Force-Free Training – What it really means

There’s often some confusion in the gundog community about what force-free training really means. At Scurries, both Jay and Emily teach force-free training methods, so we wanted to explore what exactly we mean when we say this.

Reinforcement vs. punishment

When training any type of animal (or even people), behaviours are either reinforced or punished. When they are reinforced, they are encouraged to happen again and again, whereas if they are punished, they are discouraged from happening again.

This reinforcement or punishment can come from many different places, and the handler is just one of them. For example, chase behaviour can be reinforced by a crafty duck flying low in front of a dog, causing excitement and adrenaline, which the dog wants to feel again. On the other hand, hunting in thick cover, such as brambles, can be punished by the dog feeling pain from the thorns. Neither of these things had anything to do with the handler or trainer, yet both behaviours are being affected.

So we need to understand this and make sure we are careful in our training to avoid anything that we don’t want being reinforced, or anything we do want being punished.

When we train our dogs, we want to be the ones delivering the reinforcement or punishment in a training session. Reinforcement might come in the form of a treat or toy, access to the environment, or an exciting activity that reinforces a behaviour we really want.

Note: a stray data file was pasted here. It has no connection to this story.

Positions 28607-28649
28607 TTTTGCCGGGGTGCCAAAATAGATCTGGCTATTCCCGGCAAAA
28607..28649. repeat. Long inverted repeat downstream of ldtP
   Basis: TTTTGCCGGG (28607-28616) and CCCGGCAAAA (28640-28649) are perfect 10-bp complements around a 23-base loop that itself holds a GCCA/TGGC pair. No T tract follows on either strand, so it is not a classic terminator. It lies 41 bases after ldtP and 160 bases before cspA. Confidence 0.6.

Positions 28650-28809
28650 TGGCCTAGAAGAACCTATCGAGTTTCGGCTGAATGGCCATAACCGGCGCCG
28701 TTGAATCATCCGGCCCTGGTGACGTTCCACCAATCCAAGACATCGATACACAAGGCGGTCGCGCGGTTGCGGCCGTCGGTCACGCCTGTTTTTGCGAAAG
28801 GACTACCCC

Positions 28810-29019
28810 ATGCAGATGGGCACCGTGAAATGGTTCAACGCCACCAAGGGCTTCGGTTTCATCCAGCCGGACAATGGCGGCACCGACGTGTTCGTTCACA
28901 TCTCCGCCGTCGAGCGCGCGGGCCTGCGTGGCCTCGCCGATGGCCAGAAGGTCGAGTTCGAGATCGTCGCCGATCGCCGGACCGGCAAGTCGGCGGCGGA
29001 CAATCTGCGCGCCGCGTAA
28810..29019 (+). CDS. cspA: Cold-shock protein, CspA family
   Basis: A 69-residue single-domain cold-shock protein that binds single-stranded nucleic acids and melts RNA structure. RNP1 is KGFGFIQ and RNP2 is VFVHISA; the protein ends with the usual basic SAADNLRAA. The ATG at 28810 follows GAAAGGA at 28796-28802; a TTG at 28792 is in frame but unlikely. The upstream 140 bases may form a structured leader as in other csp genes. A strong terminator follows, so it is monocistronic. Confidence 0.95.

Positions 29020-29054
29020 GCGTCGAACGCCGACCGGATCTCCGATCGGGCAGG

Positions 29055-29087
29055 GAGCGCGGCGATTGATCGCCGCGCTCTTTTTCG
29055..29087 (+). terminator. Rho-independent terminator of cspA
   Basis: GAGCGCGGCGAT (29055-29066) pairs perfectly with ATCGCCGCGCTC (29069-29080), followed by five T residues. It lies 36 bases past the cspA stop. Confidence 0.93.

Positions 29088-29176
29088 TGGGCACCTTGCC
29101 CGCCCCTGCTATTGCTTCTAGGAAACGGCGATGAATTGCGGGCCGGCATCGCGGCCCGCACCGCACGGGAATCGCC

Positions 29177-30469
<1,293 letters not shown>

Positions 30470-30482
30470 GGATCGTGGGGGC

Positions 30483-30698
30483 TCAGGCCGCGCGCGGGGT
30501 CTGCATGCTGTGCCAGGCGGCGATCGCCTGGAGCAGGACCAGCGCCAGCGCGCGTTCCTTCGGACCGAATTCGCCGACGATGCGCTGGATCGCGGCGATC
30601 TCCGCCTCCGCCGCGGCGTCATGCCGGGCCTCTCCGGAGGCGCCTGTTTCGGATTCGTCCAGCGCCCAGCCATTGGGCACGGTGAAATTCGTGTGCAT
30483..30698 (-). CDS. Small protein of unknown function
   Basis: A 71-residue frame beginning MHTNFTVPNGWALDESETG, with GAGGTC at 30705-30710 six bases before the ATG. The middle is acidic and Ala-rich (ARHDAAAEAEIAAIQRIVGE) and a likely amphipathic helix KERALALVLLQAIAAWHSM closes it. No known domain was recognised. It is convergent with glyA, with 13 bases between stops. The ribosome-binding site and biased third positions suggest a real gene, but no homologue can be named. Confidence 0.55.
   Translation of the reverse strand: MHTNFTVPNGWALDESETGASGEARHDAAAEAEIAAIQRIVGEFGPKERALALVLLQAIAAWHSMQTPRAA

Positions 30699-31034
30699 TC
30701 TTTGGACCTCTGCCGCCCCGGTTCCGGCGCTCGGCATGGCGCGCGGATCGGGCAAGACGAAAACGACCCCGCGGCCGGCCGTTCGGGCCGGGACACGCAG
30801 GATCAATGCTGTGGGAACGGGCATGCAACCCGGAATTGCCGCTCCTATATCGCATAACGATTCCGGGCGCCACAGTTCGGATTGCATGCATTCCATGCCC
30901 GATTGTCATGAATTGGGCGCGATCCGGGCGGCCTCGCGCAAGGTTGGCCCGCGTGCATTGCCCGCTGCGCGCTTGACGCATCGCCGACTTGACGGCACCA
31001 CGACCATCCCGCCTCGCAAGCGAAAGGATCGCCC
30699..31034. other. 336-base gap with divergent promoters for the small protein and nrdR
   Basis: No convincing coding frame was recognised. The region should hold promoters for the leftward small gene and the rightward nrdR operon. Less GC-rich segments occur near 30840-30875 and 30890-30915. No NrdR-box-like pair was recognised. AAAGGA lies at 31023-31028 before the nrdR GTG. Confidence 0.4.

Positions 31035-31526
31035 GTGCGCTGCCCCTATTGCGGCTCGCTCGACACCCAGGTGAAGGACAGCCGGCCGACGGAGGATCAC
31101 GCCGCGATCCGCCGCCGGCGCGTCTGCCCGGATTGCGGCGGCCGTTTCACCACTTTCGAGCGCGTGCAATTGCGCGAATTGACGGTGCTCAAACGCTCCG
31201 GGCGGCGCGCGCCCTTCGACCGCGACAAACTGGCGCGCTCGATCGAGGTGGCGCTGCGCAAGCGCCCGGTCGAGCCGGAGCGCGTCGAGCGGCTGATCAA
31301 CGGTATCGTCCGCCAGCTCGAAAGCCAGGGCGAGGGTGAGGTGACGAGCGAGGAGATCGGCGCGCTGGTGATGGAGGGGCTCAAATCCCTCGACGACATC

Punishment is also important. We cannot control everything at all times, and sometimes a situation will arise where the dog exhibits behaviour that we don’t want. We need to ‘punish’ this in order to stop it from being practiced.

Dealing with unwanted behaviour

It is within this ‘punishment’ that the term ‘force-free’ becomes relevant. We know we will have to punish some behaviours, so we choose to use punishments that are not forceful.

For example, we might take the dog away from something they want by putting them on a lead or into a car, or prevent them from getting what they want with a line. There are lots of ways to do this, and essentially as force-free trainers, we avoid punitive punishment methods such as checking, choke chains, shock collars, scruffing or pushing.

Lots of research has been done by many trainers, behaviourists and scientists over the last decade and it has shown that training with punitive methods is not as effective long term and risks ‘fall out’ where the dog feels stressed and develops different unwanted behaviour to avoid the punishment. This unwanted behaviour might include anything from reduction in drive to avoidance to biting or redirecting fear.

Using positive reinforcement

We also have to balance out our training with lots of reinforcement. A lot of this can come from simply allowing a dog to retrieve something if it stays steady, or allowing them to hunt on if they listen to a stop cue.

However, in order for us to use this ‘environmental reinforcement’ we need the dog to fully understand our cues. This is where we need to use a lot of reinforcement such as treats and toys and praise and fuss to make sure the dog understands us.

If we don’t get these foundations right then they are so much more likely to do something unwanted or not listen when in more tricky situations. If we can avoid this with solid foundations then our need to punish anything should be minimal and force-free methods completely effective.

Force-free training in a nutshell

So, in a nutshell, force-free trainers focus primarily on two things:

1) Teaching solid foundations and ensuring that dogs fully understand a cue

2) Managing a dog’s environment and only gradually building in distractions once we are confident that the dog’s cue is ‘solid’ enough